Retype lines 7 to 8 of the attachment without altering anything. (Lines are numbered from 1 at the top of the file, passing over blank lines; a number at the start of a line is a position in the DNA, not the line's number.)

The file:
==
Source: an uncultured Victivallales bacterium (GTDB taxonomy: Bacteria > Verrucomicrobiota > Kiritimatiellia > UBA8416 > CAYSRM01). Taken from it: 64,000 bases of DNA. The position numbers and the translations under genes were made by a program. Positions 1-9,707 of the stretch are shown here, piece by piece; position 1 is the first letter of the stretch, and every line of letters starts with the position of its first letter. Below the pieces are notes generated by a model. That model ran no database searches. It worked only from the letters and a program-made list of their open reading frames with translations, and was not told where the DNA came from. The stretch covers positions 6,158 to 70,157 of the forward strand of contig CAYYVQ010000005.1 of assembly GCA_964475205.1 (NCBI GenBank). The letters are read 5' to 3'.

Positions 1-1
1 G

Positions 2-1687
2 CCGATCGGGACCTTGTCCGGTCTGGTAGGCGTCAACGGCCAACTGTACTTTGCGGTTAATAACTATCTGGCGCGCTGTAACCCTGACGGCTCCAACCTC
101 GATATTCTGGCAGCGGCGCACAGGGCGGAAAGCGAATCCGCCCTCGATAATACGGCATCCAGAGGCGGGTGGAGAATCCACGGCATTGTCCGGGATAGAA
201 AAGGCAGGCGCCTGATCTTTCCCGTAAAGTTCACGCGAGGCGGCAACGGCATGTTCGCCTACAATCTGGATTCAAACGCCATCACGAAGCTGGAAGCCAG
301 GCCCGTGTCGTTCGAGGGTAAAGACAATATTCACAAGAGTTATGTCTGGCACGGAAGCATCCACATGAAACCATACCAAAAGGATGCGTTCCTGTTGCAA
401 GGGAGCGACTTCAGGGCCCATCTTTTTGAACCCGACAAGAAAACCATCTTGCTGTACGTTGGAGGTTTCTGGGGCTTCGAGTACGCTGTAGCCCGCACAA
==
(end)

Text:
201 AAGGCAGGCGCCTGATCTTTCCCGTAAAGTTCACGCGAGGCGGCAACGGCATGTTCGCCTACAATCTGGATTCAAACGCCATCACGAAGCTGGAAGCCAG
301 GCCCGTGTCGTTCGAGGGTAAAGACAATATTCACAAGAGTTATGTCTGGCACGGAAGCATCCACATGAAACCATACCAAAAGGATGCGTTCCTGTTGCAA